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No malice aforethought

3 Jan

I feel like I’ve been insulting Raymond Chandler.

Not deliberately. But given his tough-guy persona, I’m pretty glad he’s no longer alive to hear my insult.

What insult?

I’ve been telling people that when I write the Nascent Payne mysteries (The sort-of Murder of Fiona Galloway, The Man with Two Eyes and the upcoming The No-Good Book), I’m channeling my inner Raymond Chandler.

But I’ve been reading the Kindle version of Chandler’s The Lady in the Lake and I feel put to shame. Here’s a sample from the opening chapter:

I went past him through an arcade of specialty shops into a vast black and gold lobby. The Gillerlain Company was on the seventh floor, in front, behind swinging double plate glass doors bound in platinum. Their reception room had Chinese rugs, dull silver walls, angular but elaborate furniture, sharp shiny bits of abstract sculpture on pedestals and a tall display in a triangular showcase in the corner. On tiers and steps and islands and promontories of shining mirror-glass it seemed to contain every fancy bottle and box that had ever been designed. There were creams and powders and soaps and toilet waters for every season and every occasion. There were perfumes in tall thin bottles that looked as if a breath would blow them over and perfumes in little pastel phials tied with ducky satin bows, like the little girls at a dancing class. The cream of the crop seemed to be something very small and simple in a squat amber bottle. It was in the middle at eye height, had a lot of space to itself, and was labeled Gillerlain Regal, The Champagne of Perfumes. It was definitely the stuff to get. One drop of that in the hollow of your throat and the matched pink pearls started falling on you like summer rain.

A neat little blonde sat off in a far corner at a small PBX, behind a railing and well out of harm’s way. At a flat desk in line with the doors was a tall, lean, dark-haired lovely whose name, according to the tilted embossed plaque on her desk, was Miss Adrienne Fromsett.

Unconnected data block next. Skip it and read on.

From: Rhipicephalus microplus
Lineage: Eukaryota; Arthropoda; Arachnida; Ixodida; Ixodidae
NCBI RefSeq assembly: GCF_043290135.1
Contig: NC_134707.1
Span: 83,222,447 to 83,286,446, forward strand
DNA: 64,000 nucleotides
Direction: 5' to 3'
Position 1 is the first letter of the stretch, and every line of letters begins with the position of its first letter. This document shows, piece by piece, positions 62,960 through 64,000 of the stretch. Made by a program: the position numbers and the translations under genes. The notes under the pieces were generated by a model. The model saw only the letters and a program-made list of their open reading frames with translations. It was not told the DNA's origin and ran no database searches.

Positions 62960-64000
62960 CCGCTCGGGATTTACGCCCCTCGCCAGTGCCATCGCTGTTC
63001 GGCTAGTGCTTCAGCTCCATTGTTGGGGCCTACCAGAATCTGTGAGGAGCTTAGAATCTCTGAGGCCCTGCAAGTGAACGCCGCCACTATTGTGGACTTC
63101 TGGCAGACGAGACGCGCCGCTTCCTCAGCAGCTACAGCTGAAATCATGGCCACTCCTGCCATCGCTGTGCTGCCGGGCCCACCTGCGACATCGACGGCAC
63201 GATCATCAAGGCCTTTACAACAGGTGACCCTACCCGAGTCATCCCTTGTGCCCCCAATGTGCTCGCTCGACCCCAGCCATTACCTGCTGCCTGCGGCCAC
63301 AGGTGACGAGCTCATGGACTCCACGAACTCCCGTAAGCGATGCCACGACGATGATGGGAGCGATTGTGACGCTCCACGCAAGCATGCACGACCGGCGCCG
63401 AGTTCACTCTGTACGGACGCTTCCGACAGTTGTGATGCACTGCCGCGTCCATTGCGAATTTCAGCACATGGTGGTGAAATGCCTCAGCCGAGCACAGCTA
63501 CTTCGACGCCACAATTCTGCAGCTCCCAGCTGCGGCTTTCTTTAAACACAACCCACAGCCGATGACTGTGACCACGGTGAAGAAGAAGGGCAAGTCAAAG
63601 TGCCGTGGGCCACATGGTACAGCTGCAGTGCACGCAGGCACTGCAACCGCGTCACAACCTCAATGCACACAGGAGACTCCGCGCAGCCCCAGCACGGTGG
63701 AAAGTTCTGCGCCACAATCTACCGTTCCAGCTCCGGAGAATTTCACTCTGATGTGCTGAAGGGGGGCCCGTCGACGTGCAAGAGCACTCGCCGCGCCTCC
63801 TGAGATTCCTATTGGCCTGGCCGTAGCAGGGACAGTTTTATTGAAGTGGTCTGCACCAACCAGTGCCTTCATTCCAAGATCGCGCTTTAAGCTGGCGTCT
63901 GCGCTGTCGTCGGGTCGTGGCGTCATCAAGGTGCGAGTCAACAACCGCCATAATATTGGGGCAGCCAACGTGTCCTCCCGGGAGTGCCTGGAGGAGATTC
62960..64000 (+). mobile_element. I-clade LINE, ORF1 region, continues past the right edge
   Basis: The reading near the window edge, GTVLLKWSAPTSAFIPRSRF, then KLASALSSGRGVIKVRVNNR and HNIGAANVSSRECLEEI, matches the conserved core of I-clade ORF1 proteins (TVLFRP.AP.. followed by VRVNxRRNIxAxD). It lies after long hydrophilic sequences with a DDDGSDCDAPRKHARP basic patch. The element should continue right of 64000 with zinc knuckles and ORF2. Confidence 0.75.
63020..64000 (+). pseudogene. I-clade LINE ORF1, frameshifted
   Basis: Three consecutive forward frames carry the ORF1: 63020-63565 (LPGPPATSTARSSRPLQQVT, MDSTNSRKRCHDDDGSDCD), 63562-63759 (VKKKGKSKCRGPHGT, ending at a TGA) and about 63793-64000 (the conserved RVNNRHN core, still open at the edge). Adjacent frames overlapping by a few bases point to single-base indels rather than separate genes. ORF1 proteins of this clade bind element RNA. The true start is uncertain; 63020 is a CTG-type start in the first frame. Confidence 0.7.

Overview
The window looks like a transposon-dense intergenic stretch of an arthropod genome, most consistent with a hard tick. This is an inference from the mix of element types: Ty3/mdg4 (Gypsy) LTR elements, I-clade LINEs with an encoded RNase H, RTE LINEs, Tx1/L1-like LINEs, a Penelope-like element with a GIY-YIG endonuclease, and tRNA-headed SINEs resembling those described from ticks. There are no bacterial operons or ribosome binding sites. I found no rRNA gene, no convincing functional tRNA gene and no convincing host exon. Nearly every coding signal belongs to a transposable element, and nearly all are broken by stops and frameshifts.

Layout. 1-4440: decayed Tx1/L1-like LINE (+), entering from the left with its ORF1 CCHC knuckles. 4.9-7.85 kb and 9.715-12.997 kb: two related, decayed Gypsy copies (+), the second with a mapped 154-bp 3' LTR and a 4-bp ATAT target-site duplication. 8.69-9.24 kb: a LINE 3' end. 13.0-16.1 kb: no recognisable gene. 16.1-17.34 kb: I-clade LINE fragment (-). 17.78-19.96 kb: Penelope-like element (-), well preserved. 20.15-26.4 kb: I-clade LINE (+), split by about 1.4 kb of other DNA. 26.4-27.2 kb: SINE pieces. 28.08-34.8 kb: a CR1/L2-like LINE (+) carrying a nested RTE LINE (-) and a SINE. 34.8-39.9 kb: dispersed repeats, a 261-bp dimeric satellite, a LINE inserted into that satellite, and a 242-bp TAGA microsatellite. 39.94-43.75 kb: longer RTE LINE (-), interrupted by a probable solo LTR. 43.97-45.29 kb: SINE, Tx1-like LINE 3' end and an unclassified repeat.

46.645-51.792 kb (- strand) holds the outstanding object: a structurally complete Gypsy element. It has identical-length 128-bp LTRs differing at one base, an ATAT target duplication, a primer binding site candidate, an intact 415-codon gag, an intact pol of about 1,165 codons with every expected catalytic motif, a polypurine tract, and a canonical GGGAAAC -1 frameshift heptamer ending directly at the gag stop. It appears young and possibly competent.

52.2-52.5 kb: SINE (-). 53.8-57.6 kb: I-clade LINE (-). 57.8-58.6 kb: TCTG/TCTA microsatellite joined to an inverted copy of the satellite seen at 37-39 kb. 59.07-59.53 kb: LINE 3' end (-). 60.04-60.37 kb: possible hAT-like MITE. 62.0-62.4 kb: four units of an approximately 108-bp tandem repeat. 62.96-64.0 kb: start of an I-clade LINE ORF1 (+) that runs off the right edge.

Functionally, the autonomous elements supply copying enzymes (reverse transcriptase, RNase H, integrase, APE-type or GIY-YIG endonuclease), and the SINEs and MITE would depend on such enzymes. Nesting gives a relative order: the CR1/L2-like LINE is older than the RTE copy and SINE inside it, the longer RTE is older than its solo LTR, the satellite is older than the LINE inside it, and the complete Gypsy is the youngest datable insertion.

She wore a steel gray business suit and under the jacket a dark blue shirt and a man’s tie of lighter shade. The edges of the folded handkerchief in the breast pocket looked sharp enough to slice bread. She wore a linked bracelet and no other jewelry. Her dark hair was parted and fell in loose but not unstudied waves. She had a smooth ivory skin and rather severe eyebrows and large dark eyes that looked as if they might warm up at the right time and in the right place.

And sprinkled throughout the book are gems like this one from later in the same chapter:

The minutes went by on tiptoe, with their fingers to their lips.

Chandler was a master at massaging words into sentences never seen before, so if you like mysteries and good writing, I highly recommend The Lady in the Lake.

On the other hand, I feel sometimes like I’m doing well if I avoid tired old chiches. Like, “tired old chiche.”

Sorry, Mr. Chandler.

Five other books you may want to buy …

28 Nov

I know you’re all going to rush out and buy all my books for the holiday season. But here – just in time for Black Friday or Cyber Monday, are some others that I think are a great idea, available for Kindle and in paperback, in case you want to buy ten books, and not just five. Or maybe twelve …

A series: Jeff Dixon has written a series of Disney-related mystery-thrillers: The Key To the Kingdom, Unlocking the Kingdom, and, released just this month, Storming the Kingdom. The first book has been described, aptly I think, as a “scavenger hunt through the Disneyworld.” Readers called the sequel “just as magical as the first one.” The third one, as I said, just came out. If you’re a fan of Disney, you shouldn’t miss these books.

Inspirational: Prayers for the children of the Single Mother: Angels in my Arms is Judy Lynn Matthews’ true story that readers call “passionate” and “a must-read for all mothers.” And as I write this, the Kindle version is only 99 cents.

Mysterious: A Murder Unseen by Rosie Cochran is “a thrill ride,” readers say. Sandra doesn’t see a murder; she hears it. And when the police are finally convinced a murder took place, she’s the prime suspect. While Rosie has three books available on Amazon, this is the only one available for the Kindle.

Enlightening: Have an opinion about Bible translations? I mean a strong, divisive opinion? It seems like a lot of Christians do. You may change your mind after you read One Bible, Many Versions: Are All Translations Created Equal? by veteran Bible translator Dave Brunn. Dave points out fact after fact that will eventually make you wonder why we’re even debating these things.